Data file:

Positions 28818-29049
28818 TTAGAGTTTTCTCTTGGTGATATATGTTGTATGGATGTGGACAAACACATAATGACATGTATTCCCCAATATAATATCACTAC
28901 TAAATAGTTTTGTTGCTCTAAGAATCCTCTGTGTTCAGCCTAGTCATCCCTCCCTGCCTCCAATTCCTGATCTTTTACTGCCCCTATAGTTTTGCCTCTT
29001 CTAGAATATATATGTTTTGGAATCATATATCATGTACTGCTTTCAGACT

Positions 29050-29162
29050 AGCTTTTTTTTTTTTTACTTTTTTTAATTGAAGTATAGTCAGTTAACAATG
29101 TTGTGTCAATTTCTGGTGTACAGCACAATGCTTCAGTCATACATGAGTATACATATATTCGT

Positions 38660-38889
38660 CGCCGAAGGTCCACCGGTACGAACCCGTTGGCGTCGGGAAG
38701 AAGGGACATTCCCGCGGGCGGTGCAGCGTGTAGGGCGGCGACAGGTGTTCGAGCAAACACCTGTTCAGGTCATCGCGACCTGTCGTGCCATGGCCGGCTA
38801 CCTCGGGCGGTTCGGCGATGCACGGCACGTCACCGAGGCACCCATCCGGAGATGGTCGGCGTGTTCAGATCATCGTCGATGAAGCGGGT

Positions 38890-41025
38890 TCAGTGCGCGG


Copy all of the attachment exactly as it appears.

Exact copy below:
Positions 28818-29049
28818 TTAGAGTTTTCTCTTGGTGATATATGTTGTATGGATGTGGACAAACACATAATGACATGTATTCCCCAATATAATATCACTAC
28901 TAAATAGTTTTGTTGCTCTAAGAATCCTCTGTGTTCAGCCTAGTCATCCCTCCCTGCCTCCAATTCCTGATCTTTTACTGCCCCTATAGTTTTGCCTCTT
29001 CTAGAATATATATGTTTTGGAATCATATATCATGTACTGCTTTCAGACT

Positions 29050-29162
29050 AGCTTTTTTTTTTTTTACTTTTTTTAATTGAAGTATAGTCAGTTAACAATG
29101 TTGTGTCAATTTCTGGTGTACAGCACAATGCTTCAGTCATACATGAGTATACATATATTCGT

Positions 38660-38889
38660 CGCCGAAGGTCCACCGGTACGAACCCGTTGGCGTCGGGAAG
38701 AAGGGACATTCCCGCGGGCGGTGCAGCGTGTAGGGCGGCGACAGGTGTTCGAGCAAACACCTGTTCAGGTCATCGCGACCTGTCGTGCCATGGCCGGCTA
38801 CCTCGGGCGGTTCGGCGATGCACGGCACGTCACCGAGGCACCCATCCGGAGATGGTCGGCGTGTTCAGATCATCGTCGATGAAGCGGGT

Positions 38890-41025
38890 TCAGTGCGCGG